Sunday 11 December 2016

No quick fix for Reds

Rory Smith

Published 16/11/2010 | 05:00

Fernando Torres and Steven Gerrard may have to soldier on for the rest of season without any new big-name signings to help them revive Liverpool's fortunes. Photo: Getty Images
Fernando Torres and Steven Gerrard may have to soldier on for the rest of season without any new big-name signings to help them revive Liverpool's fortunes. Photo: Getty Images

Liverpool owner John W Henry has warned that there is no "quick fix" for the litany of problems New England Sports Ventures (NESV) inherited on completing their £300m Anfield takeover, insisting he will fund substantial investment in January only if it is in the club's long-term interests.

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Henry and the remainder of his group find themselves presented with a manager, Roy Hodgson, who has failed to win the support of the club's fans and a number of players, including Pepe Reina and Fernando Torres, who harbour doubts over Liverpool's ability to satisfy their thirst for success in the near future.

Though Reina last week strenuously denied suggestions he had informed Hodgson of his desire to leave Anfield immediately, both Spanish internationals won't make a final decision on whether to keep faith with the club until the summer, when they can consider the final league position attained by Hodgson and assess the scale of ambition shown by NESV when the transfer market re-opens.

But Henry, in an email to the supporters website redandwhitekop.com, insisted that NESV will not attempt to mask either issue with a sudden change of manager or an unwarranted spending spree, explaining that it is unfair to use Hodgson as a scapegoat for Liverpool's travails and outlining his belief that money will be spent only if it fits with the group's long-term plan for the club.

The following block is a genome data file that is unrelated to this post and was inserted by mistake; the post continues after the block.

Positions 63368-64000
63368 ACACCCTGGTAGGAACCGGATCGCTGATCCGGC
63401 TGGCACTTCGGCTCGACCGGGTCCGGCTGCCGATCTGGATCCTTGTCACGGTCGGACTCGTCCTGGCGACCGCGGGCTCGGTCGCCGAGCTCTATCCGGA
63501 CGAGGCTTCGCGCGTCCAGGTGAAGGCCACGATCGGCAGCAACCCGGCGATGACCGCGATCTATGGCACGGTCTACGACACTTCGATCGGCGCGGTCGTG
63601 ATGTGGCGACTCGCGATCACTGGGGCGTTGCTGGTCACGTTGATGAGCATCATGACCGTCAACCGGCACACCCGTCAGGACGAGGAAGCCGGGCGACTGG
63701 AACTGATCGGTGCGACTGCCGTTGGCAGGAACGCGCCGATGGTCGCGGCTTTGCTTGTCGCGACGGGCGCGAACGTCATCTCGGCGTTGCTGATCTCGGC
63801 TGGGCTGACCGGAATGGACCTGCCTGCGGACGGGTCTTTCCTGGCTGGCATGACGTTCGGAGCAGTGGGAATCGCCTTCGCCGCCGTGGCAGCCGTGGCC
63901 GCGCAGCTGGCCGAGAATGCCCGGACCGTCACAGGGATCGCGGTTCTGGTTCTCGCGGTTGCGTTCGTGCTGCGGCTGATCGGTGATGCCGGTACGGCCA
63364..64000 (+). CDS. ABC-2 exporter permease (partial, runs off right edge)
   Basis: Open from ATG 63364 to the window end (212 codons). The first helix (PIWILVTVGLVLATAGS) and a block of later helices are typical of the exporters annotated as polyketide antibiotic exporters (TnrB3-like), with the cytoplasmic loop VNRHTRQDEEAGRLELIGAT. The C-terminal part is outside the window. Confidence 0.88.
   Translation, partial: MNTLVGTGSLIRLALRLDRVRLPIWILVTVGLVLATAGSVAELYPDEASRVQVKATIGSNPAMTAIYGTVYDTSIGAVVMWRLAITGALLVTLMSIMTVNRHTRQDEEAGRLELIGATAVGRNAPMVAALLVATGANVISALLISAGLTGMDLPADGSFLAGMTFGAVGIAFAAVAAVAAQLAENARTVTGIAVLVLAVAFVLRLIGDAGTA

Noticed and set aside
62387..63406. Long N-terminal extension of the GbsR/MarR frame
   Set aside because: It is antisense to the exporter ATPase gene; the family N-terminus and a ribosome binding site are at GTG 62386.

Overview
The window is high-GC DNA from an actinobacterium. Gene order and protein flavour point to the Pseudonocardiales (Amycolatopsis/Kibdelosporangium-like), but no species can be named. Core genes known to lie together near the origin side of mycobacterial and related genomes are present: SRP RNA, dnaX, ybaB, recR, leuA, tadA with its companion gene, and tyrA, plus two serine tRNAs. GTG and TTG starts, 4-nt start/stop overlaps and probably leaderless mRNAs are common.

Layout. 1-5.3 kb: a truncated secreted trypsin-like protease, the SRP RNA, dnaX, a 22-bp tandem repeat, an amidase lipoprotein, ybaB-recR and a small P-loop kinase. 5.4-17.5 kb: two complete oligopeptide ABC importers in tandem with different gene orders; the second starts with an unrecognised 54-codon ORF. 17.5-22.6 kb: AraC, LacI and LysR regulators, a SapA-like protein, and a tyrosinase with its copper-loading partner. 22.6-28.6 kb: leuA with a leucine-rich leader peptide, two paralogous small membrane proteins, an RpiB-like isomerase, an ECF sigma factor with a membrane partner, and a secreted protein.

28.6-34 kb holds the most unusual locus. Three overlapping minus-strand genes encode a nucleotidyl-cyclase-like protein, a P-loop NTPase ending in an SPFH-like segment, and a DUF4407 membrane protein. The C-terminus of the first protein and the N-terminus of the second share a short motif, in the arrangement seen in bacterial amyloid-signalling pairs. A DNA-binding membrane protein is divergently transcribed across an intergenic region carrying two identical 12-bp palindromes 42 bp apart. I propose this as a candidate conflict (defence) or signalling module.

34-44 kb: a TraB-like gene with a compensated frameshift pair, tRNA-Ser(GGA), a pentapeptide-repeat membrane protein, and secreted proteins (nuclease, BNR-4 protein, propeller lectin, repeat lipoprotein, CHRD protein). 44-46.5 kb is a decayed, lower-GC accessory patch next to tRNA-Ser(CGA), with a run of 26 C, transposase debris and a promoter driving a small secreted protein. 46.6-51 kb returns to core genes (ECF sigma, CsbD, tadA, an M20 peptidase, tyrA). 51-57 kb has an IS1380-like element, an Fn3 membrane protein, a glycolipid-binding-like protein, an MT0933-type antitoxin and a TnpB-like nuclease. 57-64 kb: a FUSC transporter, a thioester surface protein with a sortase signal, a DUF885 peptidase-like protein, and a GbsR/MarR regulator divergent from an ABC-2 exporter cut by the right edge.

"These players all want the same things," he wrote. "They want to win. This club can be better. Blaming the manager or a particular player is wrong. They need to play to their potential every match.

"I have been very forthright about our philosophy. Some would prefer a quick fix. Others prefer to focus on the long term and that is very difficult for most players. Most people seem to think it will be the summer before we can really begin to improve."

Much of that recruitment is likely to focus on attracting young talent to Anfield in conjunction with a renewed emphasis on the club's academy, with Damien Comolli, Liverpool's new director of football strategy, determined to ensure the club's on-pitch future is secure.

"We have got only a few weeks to prepare for the (January) window but we are also looking at the summer," added Henry.

targets

"That is the short term. In the long term, we are looking at what targets for the academy there are in England and in Europe. It is not about a quick fix for six months. It is whether a player can improve us over the next four or five years."

Comolli, meanwhile, has revealed he will be "involved in everything which is related to football" in his new role at Anfield, but that will not extend to dictating which players should be signed by Hodgson.

While at Spurs, Comolli forged a reputation as a shrewd dealer in the transfer market, masterminding the signings of Gareth Bale, Dimitar Berbatov, Luka Modric, Heurelho Gomes and Roman Pavlyuchenko.

NESV described Comolli's appointment as "the first step in creating a leadership group and structure designed to develop, enhance and implement our long-term philosophy", although his arrival has also cast doubt over the depth of Hodgson's influence.

Comolli insists, however, that his role should not be seen as a threat to Hodgson's authority in the transfer market.

"As John Henry said, it will be a consensus among us," Comolli explained. "That's the way John sees it, that's the way I see it and that's the way Roy sees it. The manager's decision and the manager's opinion on a player is absolutely crucial. I would not bring in a player who the manager doesn't like because there would be no point. Talking in very basic terms, it would be a waste of money." (© Daily Telegraph, London)

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